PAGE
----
Tai Hing Shing

Journalist, Lianhe Zaobao

Tai Hing Shing is a Hong Kong- and Macau-based journalist with Lianhe Zaobao. He has been in the media industry for over a decade, focusing on Chinese diplomacy and Southeast Asian politics. He likes to analyse issues pertaining to Hong Kong and Macau from an international politics perspective.

A man waves the Chinese flag to celebrate the 25th anniversary of the city's handover from Britain to China, in Hong Kong on 1 July 2022. (Isaac Lawrence/AFP)

One country, two systems: Can Hong Kong hold on to its characteristics?

Despite Chinese President Xi Jinping’s recent speech reaffirming Hong Kong’s future as well as the “one country, two systems” policy, many are worried that Hong Kong’s unique advantages are weakening fast amid a tightening of political space. Zaobao journalist Tai Hing Shing tells us more.
People wave Chinese and Hong Kong flags as fishing boats with banners and flags to mark the 25th anniversary of the Handover of Hong Kong from Britain to China sail through Hong Kong’s Victoria harbour on 28 June 2022. (Peter Parks/AFP)

‘New Hong Kongers’ entering politics must act in the interests of all Hong Kongers

Hong Kong’s incoming Chief Executive John Lee has nominated the next batch of senior officials, who have been duly appointed by China’s State Council. Many “new Hong Kongers” are gradually making their way into politics through various channels, facilitated by the central government in Beijing, who are not satisfied with the pro-establishment camp in Hong Kong. But can these new Hong Kongers show that they have the interests of all Hong Kongers at heart?
A girl takes a photograph beneath the flags of Hong Kong and mainland China, in Hong Kong, in this file photo. (CNS)

25 years after the handover: The ‘end for Hong Kong’ or just the beginning?

After the political and societal changes that have taken place in Hong Kong in the 25 years since the handover, what’s left in the aftermath? Zaobao journalist Tai Hing Shing ponders the nostalgic, the bittersweet and the hard realities of Hong Kong’s present and future.
This file photo taken on 22 March 2022 shows a woman collecting cardboard at a housing estate in Hong Kong. (Peter Parks/AFP)

Why HK civil servants' pay rise proposal is facing public outcry

Amid a bleak economic outlook, a pay increment has been proposed for Hong Kong’s civil servants, sparking criticisms that the Hong Kong government is out of touch with popular sentiment. Zaobao journalist Tai Hing Shing observes that the backlash is not just a public outcry but a way for Beijing to vent its frustration against the civil servants too.
People are tested at a temporary testing site for Covid-19 in Hong Kong on 12 February 2022, as authorities scrambled to ramp up testing capacity following a record high of new infections. (Louise Delmotte/AFP)

'Zero-Covid' or living with the virus: Does Hong Kong know what it wants?

Hong Kong is facing its toughest Covid-19 test yet with Covid-19 variants proving tricky and daily cases going into the thousands. Some panicked Hong Kongers have taken flight to the mainland to avoid catching the disease. Others are questioning the “dynamic zero-Covid” policy, asking why Hong Kong can’t “live with the virus” as countries like Singapore are doing.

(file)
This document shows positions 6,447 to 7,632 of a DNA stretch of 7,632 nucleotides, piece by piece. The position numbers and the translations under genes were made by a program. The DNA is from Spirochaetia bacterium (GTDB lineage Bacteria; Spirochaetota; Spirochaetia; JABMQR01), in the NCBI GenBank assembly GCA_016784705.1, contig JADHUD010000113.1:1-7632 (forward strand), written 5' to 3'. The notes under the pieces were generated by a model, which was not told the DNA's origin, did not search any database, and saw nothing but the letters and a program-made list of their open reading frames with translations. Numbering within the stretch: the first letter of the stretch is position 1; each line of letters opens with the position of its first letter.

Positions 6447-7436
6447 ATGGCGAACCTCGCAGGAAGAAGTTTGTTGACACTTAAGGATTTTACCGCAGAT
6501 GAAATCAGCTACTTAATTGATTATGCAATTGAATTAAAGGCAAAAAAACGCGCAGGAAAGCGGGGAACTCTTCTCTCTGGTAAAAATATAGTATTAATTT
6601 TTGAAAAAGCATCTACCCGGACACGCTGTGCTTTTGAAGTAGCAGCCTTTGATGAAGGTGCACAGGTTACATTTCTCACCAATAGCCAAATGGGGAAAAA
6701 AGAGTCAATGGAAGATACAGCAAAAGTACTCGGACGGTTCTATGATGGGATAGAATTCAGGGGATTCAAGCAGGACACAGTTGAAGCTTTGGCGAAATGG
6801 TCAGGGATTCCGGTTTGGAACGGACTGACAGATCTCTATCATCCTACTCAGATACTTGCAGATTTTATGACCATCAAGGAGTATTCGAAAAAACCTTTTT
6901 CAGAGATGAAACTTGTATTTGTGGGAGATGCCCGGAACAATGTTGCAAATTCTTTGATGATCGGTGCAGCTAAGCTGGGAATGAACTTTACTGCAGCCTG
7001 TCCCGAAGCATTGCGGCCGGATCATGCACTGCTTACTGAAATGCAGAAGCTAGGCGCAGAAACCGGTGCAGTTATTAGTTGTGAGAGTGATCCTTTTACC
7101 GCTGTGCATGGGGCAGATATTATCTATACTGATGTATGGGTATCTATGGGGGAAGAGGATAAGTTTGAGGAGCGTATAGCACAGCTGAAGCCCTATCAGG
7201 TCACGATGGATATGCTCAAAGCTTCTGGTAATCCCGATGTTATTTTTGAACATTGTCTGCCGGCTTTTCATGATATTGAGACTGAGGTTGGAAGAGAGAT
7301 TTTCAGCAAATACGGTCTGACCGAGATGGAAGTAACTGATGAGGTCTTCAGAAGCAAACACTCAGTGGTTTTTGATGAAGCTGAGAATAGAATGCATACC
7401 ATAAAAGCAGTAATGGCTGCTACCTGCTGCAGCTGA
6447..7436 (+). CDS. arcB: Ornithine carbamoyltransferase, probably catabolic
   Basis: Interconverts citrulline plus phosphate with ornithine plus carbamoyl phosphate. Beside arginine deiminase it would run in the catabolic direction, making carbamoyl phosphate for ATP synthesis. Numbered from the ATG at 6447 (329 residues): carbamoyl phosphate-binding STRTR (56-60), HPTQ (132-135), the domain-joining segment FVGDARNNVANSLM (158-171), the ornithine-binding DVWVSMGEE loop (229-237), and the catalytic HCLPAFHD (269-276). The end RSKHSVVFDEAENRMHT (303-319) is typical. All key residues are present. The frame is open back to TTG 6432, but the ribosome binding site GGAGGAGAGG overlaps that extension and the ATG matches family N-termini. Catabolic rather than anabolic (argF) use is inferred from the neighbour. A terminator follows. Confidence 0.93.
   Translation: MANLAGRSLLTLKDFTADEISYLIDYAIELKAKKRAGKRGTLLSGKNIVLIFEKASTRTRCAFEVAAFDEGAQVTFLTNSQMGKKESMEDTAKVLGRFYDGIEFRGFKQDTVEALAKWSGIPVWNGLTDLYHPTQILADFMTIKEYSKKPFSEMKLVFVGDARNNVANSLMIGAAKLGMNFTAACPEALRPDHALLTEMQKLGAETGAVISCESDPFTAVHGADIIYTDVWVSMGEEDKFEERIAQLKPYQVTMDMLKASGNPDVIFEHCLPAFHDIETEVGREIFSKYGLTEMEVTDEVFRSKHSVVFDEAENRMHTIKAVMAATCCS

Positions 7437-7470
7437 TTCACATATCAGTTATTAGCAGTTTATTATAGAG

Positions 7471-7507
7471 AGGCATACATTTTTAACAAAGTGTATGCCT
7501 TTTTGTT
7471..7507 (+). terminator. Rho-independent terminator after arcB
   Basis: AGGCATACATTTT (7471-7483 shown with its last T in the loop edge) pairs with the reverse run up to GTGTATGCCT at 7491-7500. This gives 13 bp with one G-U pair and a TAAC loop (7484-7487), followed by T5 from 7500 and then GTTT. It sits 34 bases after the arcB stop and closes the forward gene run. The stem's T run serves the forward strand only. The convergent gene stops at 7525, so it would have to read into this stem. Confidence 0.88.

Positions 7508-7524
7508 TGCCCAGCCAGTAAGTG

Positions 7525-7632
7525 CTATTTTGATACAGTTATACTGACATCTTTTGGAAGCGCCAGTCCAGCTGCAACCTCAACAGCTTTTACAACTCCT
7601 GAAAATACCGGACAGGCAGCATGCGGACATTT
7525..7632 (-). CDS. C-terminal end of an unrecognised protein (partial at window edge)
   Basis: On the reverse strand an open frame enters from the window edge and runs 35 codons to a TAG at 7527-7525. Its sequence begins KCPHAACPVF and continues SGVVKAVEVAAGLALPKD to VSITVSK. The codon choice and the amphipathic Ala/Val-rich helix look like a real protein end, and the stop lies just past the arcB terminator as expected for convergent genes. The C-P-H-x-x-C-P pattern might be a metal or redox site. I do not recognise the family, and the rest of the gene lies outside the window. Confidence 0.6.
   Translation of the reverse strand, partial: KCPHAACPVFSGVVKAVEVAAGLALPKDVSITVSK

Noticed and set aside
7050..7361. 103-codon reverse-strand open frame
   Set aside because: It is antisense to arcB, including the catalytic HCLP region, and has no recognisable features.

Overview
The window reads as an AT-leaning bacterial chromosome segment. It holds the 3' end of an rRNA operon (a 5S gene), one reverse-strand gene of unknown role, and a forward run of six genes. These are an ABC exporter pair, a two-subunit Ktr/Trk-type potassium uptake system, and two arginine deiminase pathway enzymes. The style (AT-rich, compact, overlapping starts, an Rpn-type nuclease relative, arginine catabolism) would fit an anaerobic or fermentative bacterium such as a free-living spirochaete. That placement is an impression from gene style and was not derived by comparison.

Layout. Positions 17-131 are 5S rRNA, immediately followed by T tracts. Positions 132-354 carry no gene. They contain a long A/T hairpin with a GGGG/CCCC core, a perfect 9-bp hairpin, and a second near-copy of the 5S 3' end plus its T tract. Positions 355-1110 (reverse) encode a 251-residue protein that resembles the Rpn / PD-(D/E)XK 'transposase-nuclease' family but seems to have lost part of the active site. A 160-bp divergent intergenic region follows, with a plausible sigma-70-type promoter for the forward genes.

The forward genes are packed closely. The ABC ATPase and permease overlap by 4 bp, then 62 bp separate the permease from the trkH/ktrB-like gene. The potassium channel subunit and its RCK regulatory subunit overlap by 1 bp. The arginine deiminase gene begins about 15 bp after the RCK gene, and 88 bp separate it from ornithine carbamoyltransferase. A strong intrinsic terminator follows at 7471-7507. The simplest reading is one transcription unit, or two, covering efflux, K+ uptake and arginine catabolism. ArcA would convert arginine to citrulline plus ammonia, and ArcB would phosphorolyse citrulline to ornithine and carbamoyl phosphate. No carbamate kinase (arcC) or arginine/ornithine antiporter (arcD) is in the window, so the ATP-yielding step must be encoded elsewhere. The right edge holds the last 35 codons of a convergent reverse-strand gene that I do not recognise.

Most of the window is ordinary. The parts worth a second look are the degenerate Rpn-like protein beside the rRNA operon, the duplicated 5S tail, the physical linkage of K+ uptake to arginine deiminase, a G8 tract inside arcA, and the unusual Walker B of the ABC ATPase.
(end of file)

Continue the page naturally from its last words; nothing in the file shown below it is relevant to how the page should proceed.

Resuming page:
This photo taken on 6 January 2022 shows a vendor sorting newspapers at a newsstand in Hong Kong. (Peter Parks/AFP)

As HK pro-democracy media exits the scene, mainland media swoops in

The media landscape in Hong Kong is facing great upheaval, following the closures of prominent pro-democracy media such as Apple Daily and Stand News. Hong Kong pro-democracy media refugees have since taken their work overseas but few believe commentaries from afar can fill the gap of public discussion left in Hong Kong. Meanwhile, mainland-friendly media are looking to gain a greater foothold. Tai Hing Shing surveys the situation.
A tram makes its way through a street market in the North Point district of Hong Kong on 5 November 2021. (Isaac Lawrence/AFP)

The fight against Omicron reveals Hong Kong’s disunity

As the pandemic drags on with the new Omicron variant, Hong Kongers’ mistrust of the government is far from concealed. Some of them have taken to “resisting” government efforts in containing the pandemic. They, for example, have stopped using contact tracing apps or provided false information. Zaobao journalist Tai Hing Shing reports.
A government banner of the upcoming Legislative Council election is seen through a reflection in Hong Kong on 22 November 2021. (Louise Delmotte/AFP)

First LegCo election under Hong Kong’s new electoral system: Tough road ahead for non-pro-establishment candidates

Following an overhaul of the electoral system in Hong Kong by the Chinese central government, both the pro-democracy and localist camps are not taking part in the upcoming Hong Kong Legislative Council elections, leaving a small number of moderate democrats who advocate dialogue with Beijing in the running. However, a severely fractured society in Hong Kong means that it will not be easy for them to be elected. Faced with the prospect of a LegCo that is likely to be made up of mainly pro-establishment voices, what is the way forward for Hong Kong?
People cross a road in the Central district of Hong Kong on 25 October 2021. (Isaac Lawrence/AFP)

It may soon be illegal to discriminate against mainland Chinese in Hong Kong

With a strong push by the pro-establishment camp, the Hong Kong government has made a breakthrough in legislative efforts against discrimination against mainlanders. But negative feelings did not happen overnight. With increasing mainland arrivals over the years, Hong Kongers have been feeling that their space, rights and even property are being encroached upon. Without solving the underlying issues, will legislation improve the situation much?